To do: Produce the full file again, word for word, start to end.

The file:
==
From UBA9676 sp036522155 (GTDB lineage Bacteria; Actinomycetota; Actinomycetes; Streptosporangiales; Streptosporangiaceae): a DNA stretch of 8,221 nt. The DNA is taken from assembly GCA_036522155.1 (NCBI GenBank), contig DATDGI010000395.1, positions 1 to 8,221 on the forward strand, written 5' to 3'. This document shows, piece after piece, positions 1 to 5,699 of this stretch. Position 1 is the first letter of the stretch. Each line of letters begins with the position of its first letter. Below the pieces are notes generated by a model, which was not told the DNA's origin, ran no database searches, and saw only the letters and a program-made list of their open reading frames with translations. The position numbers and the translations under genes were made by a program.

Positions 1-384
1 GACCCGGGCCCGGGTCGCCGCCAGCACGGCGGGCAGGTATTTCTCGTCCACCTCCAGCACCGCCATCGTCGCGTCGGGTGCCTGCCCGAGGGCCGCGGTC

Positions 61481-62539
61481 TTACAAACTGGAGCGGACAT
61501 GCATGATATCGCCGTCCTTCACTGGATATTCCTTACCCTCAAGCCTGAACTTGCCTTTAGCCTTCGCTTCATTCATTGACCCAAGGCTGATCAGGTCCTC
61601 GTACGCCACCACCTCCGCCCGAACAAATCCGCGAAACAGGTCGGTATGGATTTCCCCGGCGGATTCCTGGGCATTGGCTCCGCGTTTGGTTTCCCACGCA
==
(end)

From UBA9676 sp036522155 (GTDB lineage Bacteria; Actinomycetota; Actinomycetes; Streptosporangiales; Streptosporangiaceae): a DNA stretch of 8,221 nt. The DNA is taken from assembly GCA_036522155.1 (NCBI GenBank), contig DATDGI010000395.1, positions 1 to 8,221 on the forward strand, written 5' to 3'. This document shows, piece after piece, positions 1 to 5,699 of this stretch. Position 1 is the first letter of the stretch. Each line of letters begins with the position of its first letter. Below the pieces are notes generated by a model, which was not told the DNA's origin, ran no database searches, and saw only the letters and a program-made list of their open reading frames with translations. The position numbers and the translations under genes were made by a program.

Positions 1-384
1 GACCCGGGCCCGGGTCGCCGCCAGCACGGCGGGCAGGTATTTCTCGTCCACCTCCAGCACCGCCATCGTCGCGTCGGGTGCCTGCCCGAGGGCCGCGGTC

Positions 61481-62539
61481 TTACAAACTGGAGCGGACAT
61501 GCATGATATCGCCGTCCTTCACTGGATATTCCTTACCCTCAAGCCTGAACTTGCCTTTAGCCTTCGCTTCATTCATTGACCCAAGGCTGATCAGGTCCTC
61601 GTACGCCACCACCTCCGCCCGAACAAATCCGCGAAACAGGTCGGTATGGATTTCCCCGGCGGATTCCTGGGCATTGGCTCCGCGTTTGGTTTCCCACGCA